Library

 

Declassified National Intelligence Estimates on the Soviet Union and International Communism

Printer-friendly versionPrinter-friendly version

Review the index (382kb, may take a moment to load).

How to access the documents

A National Intelligence Estimate (NIE) is the most authoritative written judgment concerning a national security issue prepared by the Director of Central Intelligence. Unlike "current intelligence" products, which describe the present, most NIEs forecast future developments and many address their implications for the United States. NIEs cover a wide range of issue-from military to technological to economic to political trends.

NIEs are addressed to the highest level of policymakers-up to and including the President. They are often drafted in response to a specific request from a policymaker. Estimates are designed not just to provide information but to help policymakers think through issues. They are prepared by CIA with the participation of other agencies of the Intelligence Community and are coordinated with these agencies. When there are alternative views about a subject within the Intelligence Community, the NIEs include such views.

CIA has made a major commitment to increasing the public understanding of the role played by intelligence analysis in the Cold War by reviewing for declassification NIEs on the Soviet Union and international communism. The declassification review and release to the public of NIEs on the former Soviet Union is part of a voluntary program initiated by DCI William Casey in 1985 and given new life in 1992 by DCI Robert Gates. In addition to NIEs and their predecessors-called OREs and produced by the Office of Reports and Estimates in the early postwar years-the review has included other interagency intelligence assessments-such as Special NIEs and Interagency Intelligence Memoranda-which are usually more narrowly focused or specialized in content. The declassification review is done in consultation with other agencies of the Intelligence Community, particularly those who participated in producing the assessments. More than 550 documents have been declassified and released thus far through the voluntary program, including most recently documents for use at conferences titled "At Cold War's End," held at Texas A&M University from 18 to 20 November, 1999, and "CIA's Analysis of the Soviet Union, 1947-1991," held at Princeton University on 9 and 10 March 2001.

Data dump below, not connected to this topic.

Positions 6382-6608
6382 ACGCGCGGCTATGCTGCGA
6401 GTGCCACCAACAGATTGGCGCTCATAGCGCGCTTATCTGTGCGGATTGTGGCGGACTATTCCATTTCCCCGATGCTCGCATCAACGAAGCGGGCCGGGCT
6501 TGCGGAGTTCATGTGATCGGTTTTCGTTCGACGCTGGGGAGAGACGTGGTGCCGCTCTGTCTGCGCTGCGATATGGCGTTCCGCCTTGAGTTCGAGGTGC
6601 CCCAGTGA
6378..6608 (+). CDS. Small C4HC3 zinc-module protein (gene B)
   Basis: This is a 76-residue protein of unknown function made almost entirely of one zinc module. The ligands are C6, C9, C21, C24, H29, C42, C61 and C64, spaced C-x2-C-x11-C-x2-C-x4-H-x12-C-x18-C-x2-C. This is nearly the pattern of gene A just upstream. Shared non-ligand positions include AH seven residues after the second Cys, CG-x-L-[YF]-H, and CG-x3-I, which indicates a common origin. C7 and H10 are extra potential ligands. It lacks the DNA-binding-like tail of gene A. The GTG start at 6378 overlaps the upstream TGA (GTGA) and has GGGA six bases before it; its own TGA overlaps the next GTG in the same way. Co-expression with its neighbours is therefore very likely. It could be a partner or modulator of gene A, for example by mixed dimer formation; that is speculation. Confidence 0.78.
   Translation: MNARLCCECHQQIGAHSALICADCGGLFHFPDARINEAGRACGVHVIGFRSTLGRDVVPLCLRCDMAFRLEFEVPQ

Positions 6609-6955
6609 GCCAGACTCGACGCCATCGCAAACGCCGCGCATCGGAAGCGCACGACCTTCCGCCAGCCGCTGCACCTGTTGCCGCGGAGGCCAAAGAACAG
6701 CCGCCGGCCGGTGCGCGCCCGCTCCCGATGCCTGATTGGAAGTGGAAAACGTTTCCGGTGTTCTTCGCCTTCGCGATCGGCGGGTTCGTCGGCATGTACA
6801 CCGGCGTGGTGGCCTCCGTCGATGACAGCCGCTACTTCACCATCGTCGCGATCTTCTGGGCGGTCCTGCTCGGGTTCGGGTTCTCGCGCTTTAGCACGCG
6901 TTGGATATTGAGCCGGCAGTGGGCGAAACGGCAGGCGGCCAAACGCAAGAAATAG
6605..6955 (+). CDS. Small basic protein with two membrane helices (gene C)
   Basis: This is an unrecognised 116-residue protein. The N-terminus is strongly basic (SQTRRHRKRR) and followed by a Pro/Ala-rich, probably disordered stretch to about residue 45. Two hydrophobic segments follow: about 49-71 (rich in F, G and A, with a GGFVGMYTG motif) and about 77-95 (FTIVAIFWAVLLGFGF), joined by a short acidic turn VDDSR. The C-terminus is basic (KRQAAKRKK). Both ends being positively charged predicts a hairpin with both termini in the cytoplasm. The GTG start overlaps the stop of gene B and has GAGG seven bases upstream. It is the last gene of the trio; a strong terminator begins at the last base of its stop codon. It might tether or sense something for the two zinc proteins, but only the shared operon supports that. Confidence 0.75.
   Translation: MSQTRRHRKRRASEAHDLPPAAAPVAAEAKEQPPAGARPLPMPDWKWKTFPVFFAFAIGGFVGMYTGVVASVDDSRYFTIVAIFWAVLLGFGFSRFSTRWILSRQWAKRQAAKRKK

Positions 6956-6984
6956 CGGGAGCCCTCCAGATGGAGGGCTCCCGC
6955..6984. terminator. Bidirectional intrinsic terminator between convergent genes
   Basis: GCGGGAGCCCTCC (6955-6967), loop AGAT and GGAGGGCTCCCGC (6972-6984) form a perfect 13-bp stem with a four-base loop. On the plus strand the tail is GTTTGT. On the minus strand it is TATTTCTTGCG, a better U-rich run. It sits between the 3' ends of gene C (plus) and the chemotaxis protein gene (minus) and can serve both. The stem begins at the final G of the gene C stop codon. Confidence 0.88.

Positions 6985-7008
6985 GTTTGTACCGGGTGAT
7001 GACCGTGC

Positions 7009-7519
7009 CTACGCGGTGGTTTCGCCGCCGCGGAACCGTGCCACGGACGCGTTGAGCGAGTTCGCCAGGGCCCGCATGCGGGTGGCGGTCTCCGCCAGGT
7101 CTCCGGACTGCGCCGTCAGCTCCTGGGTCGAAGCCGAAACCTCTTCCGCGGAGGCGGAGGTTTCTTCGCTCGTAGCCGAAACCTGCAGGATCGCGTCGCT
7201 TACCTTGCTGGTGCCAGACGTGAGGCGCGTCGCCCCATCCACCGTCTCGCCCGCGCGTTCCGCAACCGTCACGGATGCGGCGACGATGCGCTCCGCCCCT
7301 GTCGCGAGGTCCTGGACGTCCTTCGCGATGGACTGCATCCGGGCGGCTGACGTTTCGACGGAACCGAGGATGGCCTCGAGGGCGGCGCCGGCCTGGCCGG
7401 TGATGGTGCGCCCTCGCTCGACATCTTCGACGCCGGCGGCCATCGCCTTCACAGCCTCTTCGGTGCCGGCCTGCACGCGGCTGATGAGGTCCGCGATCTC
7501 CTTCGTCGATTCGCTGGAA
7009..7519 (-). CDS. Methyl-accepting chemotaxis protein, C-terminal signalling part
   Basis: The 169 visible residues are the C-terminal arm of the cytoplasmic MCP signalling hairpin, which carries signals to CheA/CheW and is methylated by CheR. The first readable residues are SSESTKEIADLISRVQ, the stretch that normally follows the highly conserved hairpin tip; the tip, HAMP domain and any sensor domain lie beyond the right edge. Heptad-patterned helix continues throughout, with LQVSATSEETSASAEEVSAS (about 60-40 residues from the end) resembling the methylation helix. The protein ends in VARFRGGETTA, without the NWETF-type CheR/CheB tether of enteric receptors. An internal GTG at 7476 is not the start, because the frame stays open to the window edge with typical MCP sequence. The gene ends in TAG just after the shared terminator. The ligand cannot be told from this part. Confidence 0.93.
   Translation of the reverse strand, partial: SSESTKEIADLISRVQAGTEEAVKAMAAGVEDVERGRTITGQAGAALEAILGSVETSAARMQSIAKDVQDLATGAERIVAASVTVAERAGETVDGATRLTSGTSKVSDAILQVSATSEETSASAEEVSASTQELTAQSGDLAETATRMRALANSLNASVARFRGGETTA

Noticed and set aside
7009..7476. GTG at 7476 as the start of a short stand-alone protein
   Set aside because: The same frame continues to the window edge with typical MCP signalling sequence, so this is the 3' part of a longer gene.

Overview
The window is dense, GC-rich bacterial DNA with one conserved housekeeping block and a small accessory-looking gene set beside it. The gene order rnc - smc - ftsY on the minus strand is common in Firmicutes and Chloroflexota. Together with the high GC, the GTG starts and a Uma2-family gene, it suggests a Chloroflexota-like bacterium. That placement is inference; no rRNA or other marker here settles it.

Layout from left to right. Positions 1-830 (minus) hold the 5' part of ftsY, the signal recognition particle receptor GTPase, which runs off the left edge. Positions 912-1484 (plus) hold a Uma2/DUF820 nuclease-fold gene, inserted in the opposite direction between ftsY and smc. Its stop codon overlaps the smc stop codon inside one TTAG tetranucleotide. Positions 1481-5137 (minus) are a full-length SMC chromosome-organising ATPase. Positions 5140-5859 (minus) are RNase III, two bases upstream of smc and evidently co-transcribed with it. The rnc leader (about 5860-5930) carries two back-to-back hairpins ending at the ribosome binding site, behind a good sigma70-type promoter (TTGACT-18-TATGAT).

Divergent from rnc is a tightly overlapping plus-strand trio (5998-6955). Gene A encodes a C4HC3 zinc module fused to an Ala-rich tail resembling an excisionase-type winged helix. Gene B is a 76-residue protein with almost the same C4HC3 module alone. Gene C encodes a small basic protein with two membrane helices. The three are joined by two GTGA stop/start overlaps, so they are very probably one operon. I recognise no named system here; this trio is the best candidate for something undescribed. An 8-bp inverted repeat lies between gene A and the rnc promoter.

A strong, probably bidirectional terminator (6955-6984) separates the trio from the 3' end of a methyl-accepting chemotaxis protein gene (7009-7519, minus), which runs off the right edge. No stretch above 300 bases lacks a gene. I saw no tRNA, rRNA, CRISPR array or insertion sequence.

An index of National Intelligence Estimates and other interagency intelligence analyses released to the National Archives is provided below, arrayed by year of publication. Click on the year desired to view those published during that 12-month period.

Users should note that textual material was deleted from a number of the documents during the declassification review process. The deletions were made to protect intelligence sources and methods or for other national security reasons. In those instances where deletions were necessary, an effort was made to avoid distorting the conclusions or the analysis in the documents. No deletions were made to conceal incorrect assessments or faulty conclusions, or to remove information embarrassing to the Agency or the Intelligence Community. The number of pages shown in the index for a particular document may be less than the total number of pages in the original document. To assist the reader, the following symbols are used in the index to indicate which documents contain deletions and the nature of the redactions.

  • RIF (Released in Full) - the document has been released in its entirety.
  • RNS (Released with non-substantive deletions) - The document has been released with minor redactions, such as certain classification indicators, access restrictions, and references to names or documents not released to the public.
  • RIP (Released in Part) - The document has been released with substantive deletions made in the text.